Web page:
On a side note, it appears that Kansas has hired a very impressive young man to be its new head coach.  He is bright, dedicated and a true leader of men.  He appears to be of remarkable character and, if he is reasonably successful, I may come to admire him.  He seems worthy of that admiration.  But then again, so did these other men.


Posted in Kansas, Kansas Jayhawks, Life, NCAA, Politics, sports | Leave a Comment »


Posted by jrswift on November 5, 2008

I really try to be a rational, objective person and not “fall for” politicians and speeches but, whether I like it or not, I still (kinda) do.  I have to say that I was quite impressed with both McCain and Obama’s speeches last night.  I can’t remember a better concession speech or a better “I won!” speech in my many (too many) years of watching this stuff.   Curious thoughts today.  Imagine the election was still in the balance and we still had two large states (NC and Missouri) that hadn’t been officially called 24 hours later.  You think Florida 2000 was fun…this could have been insane.  And there might be a recount in one of the Congressional Districts in Nebraska because Obama almost won!  I was a year old the last time a Democrat won an Electoral Vote in my home state so that must say something.

This election may have given us a new division in American politics and one that doesn’t bode well for Republicans.  Obama won (or came pretty close) in a lot of pretty Republican metro areas.  Looks like he won San Diego and Omaha and came awfully close in Salt Lake City.  On the other hand, if you venture into the rural counties of California or Nebraska or Utah, there are some 75% to 80% McCain numbers.

I wish the new President well.  He says he wants change.  I encourage him to be open-minded about what change really is.  For the last 75 years, change has usually meant more government and higher taxes and larger deficits.  The American people are indeed a remarkable group and it is good to see them excited and motivated about a new and different America but trying to channel FDR or JFK is not change.  It is not a exciting new premiere, but rather a revival.  I look forward with skepticism but also some optimism to our future and hope that this remarkable man who rose from the humblest beginnings to become President is also a man who can learn and grow and truly change America for the better.  If nothing else, today makes me feel good because of how upset all the racist, redneck types are about the fact that a black man is going to be President.  And I am thrilled that I will not receive any more paranoid emails warning me about what an evil demon he is.  It is indeed a new day and at least it is one which won’t require me to stay up until 2 AM. 🙂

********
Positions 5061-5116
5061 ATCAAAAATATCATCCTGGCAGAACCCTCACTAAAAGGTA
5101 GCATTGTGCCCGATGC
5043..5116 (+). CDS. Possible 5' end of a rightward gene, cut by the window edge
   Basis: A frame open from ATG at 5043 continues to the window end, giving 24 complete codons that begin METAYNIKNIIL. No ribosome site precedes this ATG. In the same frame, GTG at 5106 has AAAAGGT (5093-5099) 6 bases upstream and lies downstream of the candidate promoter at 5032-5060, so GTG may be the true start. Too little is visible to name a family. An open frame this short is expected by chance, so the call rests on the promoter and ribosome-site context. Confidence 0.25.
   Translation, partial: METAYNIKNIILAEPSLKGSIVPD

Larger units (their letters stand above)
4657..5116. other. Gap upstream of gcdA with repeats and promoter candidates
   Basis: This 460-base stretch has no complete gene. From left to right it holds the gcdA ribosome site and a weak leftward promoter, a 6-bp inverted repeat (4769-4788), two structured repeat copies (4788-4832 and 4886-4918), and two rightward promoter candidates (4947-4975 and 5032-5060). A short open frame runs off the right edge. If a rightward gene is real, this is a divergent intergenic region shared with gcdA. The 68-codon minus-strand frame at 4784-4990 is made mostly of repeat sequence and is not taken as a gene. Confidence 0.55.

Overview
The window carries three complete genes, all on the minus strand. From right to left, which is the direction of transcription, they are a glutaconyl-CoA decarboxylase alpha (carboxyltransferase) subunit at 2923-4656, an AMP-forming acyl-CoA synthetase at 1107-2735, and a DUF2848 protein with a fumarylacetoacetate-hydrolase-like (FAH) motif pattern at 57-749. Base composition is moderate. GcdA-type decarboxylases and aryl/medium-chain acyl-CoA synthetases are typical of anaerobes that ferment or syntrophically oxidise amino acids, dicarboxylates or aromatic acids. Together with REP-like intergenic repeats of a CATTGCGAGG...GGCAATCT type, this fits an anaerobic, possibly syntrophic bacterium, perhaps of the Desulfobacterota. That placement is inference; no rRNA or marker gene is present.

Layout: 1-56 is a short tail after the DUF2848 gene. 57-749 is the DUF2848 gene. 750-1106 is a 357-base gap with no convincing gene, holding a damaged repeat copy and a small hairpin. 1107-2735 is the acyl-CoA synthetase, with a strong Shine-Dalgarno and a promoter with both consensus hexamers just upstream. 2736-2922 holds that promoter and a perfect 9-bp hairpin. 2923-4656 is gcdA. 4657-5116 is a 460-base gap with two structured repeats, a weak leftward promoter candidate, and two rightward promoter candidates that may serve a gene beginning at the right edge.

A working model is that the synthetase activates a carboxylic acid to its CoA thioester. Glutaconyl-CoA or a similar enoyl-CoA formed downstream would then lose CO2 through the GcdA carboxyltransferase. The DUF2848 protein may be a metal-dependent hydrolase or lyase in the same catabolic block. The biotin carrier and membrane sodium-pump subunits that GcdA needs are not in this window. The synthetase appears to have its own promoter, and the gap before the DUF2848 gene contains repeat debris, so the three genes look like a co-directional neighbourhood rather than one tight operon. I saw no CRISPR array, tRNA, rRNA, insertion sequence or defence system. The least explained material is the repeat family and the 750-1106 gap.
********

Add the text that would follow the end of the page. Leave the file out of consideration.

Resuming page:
Posted in Elections, McCain, Obama, Politics | 1 Comment »

The Fat Lady Sings

Posted by jrswift on November 4, 2008

It was essentially over when Ohio went to Obama and Virginia locked it up.  It would’ve taken a miracle after that and no miracle was forthcoming.  As expected, California was an easy win and that put our President-elect over the top.  I think there is a chance that Obama wins all of the outstanding states except Alaska,  though Missouri may be tough.  As to the Third Party campaigns, Bob Barr is likely to break half a million votes but will likely still finish behind Ralph Nader.  Both of them, as well as every other alternative candidate, did worse than they might have hoped.  In the end, the media frenzy over this campaign and the endless ad barrage from the two leading candidates probably doomed them to the extreme margin of the electorate.  Perhaps I’ll do a wrap up later or maybe tomorrow.